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take the health care market. whatever your political leanings are, either side of the aisle has a plan. when you have sectors like that, you want to play the equity market because there will be winners and losers. then you have the u.s. energy sector. we talk about how we are still late cycle? we are now in the second downturn in a four-year period. high-yield managers are sitting there in a predicament they created themselves. iny financed these companies 2013, 2014, refinanced them again in 2017, 2018, and now are realizing that these companies don't generate cash even in the best of times, and now they are stuck with them. of them andone somehow oil goes to 90, i will underperform. managers don't know what to do, so they are saying, let me by these other triple c's. the economy is still pretty good. that is the only way i can get
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double-digit returns. high-yield managers don't know what to do. jonathan: does this trouble you, when gershon is pointing out these risks, and then krishna is saying there is no other alternative. for a lot of people, that's the case. priya: if your treasury alternative is 1.75 -- gershon: all relative high-yield. priya: when you live in this relative world, bund yields are still negative. the problem is default risk is extremely low-priced. if the economy is ok, that's fine. you should have a hedge for that. just a year ago, we went to a liquidity scare in the fourth quarter. what if you have any year and funding issues? is credit, particularly the riskiest part of credit, more
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susceptible? having some hedge, treasuries are cheap as a hedge or against any risk asset. jonathan: there is a cycle that keeps on coming up. krishna, you think four more years now. you see more conservative on priya, about what is happening in the cycle at the moment. gershon, i'm struggling to get my hands around where you think we are in the cycle. priya, about what is happening in the cycle at the moment. gershon: i don't believe in cycles. it is too simplistic a way of looking at the world. you look at some of the industrials in asia, latin america, i would argue they are early cycle. you look at the industrials in the u.s., we are later cycle, at least from a metric perspective. you have health care and retail going through secular changes. i don't like the whole cyclical talk. i think you have to decompose the parts of the economy. all sticking are with me. still ahead, the week ahead featuring an fomc rate decision, and another news conference from chairman jay powell.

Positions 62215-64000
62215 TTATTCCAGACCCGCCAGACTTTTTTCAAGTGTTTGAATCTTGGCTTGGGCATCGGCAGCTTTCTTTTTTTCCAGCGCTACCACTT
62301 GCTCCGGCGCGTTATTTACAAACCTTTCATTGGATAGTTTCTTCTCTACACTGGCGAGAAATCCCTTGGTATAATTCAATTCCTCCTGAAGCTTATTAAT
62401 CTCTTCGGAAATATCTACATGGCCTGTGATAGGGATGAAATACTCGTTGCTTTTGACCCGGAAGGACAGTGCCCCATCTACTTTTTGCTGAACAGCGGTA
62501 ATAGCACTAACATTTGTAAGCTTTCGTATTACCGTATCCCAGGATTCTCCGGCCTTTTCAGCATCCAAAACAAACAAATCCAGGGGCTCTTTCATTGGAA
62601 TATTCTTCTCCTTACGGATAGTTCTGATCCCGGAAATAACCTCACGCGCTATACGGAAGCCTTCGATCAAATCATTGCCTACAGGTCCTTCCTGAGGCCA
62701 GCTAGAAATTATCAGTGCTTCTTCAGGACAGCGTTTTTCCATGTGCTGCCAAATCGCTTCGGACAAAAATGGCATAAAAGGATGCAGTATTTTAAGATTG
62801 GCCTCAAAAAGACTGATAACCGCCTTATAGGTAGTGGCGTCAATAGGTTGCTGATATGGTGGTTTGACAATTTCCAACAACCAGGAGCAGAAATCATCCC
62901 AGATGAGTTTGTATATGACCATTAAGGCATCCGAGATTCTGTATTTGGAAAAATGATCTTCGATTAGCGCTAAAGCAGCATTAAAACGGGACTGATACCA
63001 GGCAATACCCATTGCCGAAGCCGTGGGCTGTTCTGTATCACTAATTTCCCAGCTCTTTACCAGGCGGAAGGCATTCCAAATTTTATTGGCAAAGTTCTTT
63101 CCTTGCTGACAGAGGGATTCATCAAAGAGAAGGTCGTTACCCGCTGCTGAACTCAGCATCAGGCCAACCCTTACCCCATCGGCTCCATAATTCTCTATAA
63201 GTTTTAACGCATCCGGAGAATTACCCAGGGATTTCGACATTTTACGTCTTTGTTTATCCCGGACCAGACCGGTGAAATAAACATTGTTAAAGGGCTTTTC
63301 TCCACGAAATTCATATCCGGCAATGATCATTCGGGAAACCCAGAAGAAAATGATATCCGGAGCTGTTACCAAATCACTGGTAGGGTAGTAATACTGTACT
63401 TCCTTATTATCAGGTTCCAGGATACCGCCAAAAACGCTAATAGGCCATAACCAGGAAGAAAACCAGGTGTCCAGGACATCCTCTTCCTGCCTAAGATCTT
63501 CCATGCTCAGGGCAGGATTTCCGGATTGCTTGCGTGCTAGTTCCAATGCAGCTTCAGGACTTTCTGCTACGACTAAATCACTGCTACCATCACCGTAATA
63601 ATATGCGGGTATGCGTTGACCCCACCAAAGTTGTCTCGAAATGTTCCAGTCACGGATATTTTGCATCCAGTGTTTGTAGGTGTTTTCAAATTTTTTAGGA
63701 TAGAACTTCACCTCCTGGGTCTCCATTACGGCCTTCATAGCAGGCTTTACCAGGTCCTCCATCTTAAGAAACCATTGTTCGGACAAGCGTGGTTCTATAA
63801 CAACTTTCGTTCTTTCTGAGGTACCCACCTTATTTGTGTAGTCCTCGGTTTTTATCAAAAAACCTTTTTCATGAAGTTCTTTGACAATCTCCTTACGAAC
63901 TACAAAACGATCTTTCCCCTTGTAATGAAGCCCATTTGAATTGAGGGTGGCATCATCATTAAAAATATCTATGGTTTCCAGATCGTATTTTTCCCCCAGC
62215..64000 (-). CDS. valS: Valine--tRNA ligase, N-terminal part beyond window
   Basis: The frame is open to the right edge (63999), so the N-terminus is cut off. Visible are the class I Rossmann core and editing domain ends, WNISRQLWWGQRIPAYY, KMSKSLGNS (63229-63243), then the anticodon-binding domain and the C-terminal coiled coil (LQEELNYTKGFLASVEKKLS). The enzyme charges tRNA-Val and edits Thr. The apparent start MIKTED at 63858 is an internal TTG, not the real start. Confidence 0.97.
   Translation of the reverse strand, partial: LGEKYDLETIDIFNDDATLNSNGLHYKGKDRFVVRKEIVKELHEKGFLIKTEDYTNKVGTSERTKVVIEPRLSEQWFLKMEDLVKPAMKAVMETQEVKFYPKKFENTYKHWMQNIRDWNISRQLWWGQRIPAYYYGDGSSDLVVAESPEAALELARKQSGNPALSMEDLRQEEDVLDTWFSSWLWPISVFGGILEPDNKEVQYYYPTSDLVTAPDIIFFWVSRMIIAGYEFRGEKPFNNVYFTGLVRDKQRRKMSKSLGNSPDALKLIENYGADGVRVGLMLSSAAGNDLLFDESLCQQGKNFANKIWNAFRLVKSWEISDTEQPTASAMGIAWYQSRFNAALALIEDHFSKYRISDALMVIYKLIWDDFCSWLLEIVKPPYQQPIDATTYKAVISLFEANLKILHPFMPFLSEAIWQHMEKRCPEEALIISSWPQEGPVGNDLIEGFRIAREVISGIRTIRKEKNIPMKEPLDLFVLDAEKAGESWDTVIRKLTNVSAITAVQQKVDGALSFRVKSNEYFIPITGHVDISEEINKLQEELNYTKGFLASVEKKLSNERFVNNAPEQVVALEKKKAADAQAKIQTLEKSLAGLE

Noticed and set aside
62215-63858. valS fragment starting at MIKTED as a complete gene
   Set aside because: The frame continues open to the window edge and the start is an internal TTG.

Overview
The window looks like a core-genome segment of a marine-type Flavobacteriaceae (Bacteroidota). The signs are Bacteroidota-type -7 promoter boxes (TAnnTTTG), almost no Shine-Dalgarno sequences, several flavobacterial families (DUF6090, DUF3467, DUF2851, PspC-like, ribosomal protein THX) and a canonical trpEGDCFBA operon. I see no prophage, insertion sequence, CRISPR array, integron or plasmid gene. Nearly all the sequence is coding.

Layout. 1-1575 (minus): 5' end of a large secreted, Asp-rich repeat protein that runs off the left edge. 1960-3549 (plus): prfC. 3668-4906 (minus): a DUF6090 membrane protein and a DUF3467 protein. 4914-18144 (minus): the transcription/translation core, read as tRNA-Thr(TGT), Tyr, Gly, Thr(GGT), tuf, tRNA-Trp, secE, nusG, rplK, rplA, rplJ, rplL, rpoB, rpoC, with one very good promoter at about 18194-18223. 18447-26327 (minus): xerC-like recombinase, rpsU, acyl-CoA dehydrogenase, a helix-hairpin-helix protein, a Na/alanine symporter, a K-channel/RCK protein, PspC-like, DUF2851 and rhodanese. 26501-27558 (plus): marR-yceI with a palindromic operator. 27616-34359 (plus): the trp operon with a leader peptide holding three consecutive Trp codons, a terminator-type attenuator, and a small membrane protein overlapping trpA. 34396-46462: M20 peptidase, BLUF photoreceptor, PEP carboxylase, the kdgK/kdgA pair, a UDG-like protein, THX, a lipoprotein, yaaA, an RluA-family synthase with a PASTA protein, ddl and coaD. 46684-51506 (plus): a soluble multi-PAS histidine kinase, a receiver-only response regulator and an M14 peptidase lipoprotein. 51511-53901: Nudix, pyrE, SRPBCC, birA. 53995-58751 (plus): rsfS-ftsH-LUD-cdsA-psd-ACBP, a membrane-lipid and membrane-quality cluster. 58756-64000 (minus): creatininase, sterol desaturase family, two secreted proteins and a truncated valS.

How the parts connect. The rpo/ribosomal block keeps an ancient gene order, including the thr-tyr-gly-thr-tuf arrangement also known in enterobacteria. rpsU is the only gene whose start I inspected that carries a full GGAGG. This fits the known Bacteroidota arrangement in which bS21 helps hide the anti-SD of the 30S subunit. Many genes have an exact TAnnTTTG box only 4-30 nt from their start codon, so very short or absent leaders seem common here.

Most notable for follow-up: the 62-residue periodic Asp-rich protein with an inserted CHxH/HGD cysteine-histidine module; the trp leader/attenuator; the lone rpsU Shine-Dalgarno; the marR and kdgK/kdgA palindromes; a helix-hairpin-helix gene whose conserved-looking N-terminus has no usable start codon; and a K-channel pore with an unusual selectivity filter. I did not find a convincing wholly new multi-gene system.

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that is coming up next. in thisthis is bloomberg "real yield." ♪
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jonathan: i'm jonathan ferro. this is bloomberg "real yield." time for the final spread. coming up over the next week, what a week we have coming up. saudi aramco starts trading wednesday. u.s. cpi and an fomc rate decision. thursday, the ecb and the swiss national bank making their own decisions. and the u.k. heading for its general election. friday, the consumer back in focus with u.s. retail sales. final round of thoughts with priya misra, krishna memani, gershon distenfeld. the federal reserve and the ecb, and a big consensus forming going into 2020. the rest of the world outperform the u.s. where do you stand on that debate? priya: the rest of the world